Why EDID is not trustworthy for DPI

Nicolas Mailhot nicolas.mailhot at laposte.net
Thu Oct 6 15:05:37 UTC 2011

Le Jeu 6 octobre 2011 16:33, Matthew Garrett a écrit :
> On Thu, Oct 06, 2011 at 09:30:50AM -0500, Chris Adams wrote:
>> Once upon a time, Matthew Garrett <mjg59 at srcf.ucam.org> said:
>> > Like I said, that works fine right up until the point where you plug in
>> > a monitor with a different DPI. What do we do then?
>> I would wager that the majority of Fedora systems are single monitor
>> (or, in the case of notebooks, single monitor much of the time); can't
>> we at least try to correct for that case first, and _then_ try to deal
>> with multi-monitor setups?
> Changing the current behaviour doesn't make the most common case
> significantly better, but potentially makes a less common (but still
> common) case significantly worse. What's the benefit?

Have the same font size value mean the same thing in gnome and not-gnome apps?

Help people who use several computers calibrate them so they get the same font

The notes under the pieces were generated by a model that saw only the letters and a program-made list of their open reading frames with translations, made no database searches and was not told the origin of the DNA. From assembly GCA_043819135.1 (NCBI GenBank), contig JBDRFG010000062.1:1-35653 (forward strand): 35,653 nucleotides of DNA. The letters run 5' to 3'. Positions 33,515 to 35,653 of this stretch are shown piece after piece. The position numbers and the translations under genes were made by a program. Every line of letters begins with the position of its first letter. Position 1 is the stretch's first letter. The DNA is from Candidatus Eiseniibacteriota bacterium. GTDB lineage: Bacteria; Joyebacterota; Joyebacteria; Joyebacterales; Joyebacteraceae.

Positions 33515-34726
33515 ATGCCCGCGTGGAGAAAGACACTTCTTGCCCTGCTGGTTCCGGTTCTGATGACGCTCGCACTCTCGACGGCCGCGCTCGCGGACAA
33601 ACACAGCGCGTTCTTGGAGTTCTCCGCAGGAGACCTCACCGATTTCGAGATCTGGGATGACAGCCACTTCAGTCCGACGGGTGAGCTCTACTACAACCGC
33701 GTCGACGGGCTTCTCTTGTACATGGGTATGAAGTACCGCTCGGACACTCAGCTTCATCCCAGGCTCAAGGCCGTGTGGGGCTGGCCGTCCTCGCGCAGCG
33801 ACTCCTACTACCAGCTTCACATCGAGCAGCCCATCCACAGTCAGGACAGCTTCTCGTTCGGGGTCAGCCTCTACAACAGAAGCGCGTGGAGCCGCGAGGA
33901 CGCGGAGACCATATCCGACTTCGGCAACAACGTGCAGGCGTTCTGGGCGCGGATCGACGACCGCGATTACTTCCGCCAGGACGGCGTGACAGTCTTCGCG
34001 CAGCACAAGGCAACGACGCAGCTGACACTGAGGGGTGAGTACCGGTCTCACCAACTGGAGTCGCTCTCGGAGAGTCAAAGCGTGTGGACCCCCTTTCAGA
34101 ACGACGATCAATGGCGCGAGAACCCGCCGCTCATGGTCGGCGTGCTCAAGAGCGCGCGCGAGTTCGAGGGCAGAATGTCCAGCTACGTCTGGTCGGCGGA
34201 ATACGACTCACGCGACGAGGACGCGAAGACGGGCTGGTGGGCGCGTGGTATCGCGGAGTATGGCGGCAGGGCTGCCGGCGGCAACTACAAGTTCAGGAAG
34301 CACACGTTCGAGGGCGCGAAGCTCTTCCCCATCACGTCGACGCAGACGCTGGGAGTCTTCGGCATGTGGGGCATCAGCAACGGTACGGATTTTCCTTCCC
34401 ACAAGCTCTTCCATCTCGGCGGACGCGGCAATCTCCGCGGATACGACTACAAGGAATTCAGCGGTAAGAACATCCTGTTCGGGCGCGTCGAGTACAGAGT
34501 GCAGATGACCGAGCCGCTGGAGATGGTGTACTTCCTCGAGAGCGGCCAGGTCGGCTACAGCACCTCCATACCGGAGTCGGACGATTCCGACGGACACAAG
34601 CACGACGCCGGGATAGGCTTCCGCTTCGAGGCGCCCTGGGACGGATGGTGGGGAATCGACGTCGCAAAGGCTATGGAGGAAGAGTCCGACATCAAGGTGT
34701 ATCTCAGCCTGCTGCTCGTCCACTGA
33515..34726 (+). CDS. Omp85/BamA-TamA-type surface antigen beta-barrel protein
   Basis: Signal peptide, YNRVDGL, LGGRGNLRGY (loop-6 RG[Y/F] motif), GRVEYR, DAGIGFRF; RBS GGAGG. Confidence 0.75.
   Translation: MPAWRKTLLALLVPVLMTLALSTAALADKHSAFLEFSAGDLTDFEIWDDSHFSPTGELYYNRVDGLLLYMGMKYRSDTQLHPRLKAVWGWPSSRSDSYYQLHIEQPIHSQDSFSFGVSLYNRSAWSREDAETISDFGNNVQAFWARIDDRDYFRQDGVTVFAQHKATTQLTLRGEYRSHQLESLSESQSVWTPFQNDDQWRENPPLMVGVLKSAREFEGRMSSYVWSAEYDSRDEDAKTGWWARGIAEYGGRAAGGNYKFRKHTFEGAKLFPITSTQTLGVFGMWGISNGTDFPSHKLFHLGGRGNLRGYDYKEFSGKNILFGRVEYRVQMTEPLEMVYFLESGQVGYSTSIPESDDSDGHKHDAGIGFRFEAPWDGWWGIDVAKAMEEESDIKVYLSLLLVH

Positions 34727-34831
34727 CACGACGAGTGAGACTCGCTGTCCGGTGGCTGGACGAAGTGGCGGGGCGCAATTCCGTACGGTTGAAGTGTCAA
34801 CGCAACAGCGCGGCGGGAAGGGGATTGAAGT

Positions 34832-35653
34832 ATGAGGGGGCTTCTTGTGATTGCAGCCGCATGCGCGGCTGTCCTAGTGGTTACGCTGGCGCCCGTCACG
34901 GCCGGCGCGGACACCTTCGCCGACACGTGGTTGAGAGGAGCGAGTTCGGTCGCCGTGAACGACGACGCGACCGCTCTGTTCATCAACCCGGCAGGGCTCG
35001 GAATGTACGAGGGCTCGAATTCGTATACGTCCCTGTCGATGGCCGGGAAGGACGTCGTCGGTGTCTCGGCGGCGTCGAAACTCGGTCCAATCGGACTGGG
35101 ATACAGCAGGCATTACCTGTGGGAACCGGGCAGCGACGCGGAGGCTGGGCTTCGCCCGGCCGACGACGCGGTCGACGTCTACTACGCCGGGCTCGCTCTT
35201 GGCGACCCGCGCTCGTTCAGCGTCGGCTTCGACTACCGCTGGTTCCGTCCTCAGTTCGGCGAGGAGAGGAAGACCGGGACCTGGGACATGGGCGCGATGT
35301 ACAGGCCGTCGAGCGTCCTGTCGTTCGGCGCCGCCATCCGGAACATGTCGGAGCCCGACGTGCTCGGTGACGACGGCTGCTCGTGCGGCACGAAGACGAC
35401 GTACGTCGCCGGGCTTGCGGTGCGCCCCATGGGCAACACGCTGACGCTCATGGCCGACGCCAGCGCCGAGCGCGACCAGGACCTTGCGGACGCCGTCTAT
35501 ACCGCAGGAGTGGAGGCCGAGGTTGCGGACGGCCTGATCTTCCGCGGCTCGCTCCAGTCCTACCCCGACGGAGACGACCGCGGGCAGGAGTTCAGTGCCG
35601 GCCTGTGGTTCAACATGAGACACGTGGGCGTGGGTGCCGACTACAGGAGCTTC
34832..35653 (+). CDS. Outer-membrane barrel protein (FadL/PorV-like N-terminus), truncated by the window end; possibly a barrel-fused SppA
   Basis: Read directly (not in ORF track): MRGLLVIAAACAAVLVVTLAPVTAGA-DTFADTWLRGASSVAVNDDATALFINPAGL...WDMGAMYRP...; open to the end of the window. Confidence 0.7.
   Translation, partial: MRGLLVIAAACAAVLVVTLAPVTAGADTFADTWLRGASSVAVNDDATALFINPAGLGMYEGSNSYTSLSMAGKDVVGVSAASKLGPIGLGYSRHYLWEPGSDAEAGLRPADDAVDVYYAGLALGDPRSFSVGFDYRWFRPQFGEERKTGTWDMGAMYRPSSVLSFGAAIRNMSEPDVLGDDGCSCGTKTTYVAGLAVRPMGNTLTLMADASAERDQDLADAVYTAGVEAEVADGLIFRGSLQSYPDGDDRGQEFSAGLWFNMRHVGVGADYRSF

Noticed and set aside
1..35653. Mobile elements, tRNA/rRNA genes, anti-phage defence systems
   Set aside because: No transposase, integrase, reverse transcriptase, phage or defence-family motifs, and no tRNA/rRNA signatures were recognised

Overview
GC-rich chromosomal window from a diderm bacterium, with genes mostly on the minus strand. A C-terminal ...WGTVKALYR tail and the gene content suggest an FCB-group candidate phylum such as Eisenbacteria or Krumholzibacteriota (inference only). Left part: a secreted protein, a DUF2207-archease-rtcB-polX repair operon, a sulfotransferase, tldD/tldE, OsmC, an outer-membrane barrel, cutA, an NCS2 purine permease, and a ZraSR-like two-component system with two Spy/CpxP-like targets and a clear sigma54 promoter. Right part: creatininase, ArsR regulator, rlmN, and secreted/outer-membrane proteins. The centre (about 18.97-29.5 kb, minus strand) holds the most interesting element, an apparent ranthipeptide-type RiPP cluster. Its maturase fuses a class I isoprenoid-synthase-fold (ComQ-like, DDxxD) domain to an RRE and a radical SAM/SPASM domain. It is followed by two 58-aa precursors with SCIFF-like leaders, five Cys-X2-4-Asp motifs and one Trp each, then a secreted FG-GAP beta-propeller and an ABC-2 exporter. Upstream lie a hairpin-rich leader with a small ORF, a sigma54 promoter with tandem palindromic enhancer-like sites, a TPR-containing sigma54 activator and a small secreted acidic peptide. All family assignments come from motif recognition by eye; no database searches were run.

sizes on all of them without having to remember size 14 means something on one
computer and another on others?

Support single-screen high-density screen setups by default?

Make network homes work as long as every client uses a display with working EDID?

Really, this focus on not letting people provide simple display sizes when the
EDID is broken¹ is ridiculous. Especially when *at the same time* GNOME 3.2
advertises support for colour correcting displays using ridiculously complex

As you've already pointed out, the new heuristic does not solve the complex
cases. So it's no use enumerating them to justify it. It won't make them go
away and they will need handling sooner or later with the heuristic or without
it. In the meanwhile all the heuristic does is introduce inconsistencies in
font handling between GNOME and everyone else.

¹ Which BTW is not the general case, most EDIDs are fine and have been for years
² Which I support (and indeed have packaged argyll for Fedora in the past) but
it is hardly simple

Nicolas Mailhot

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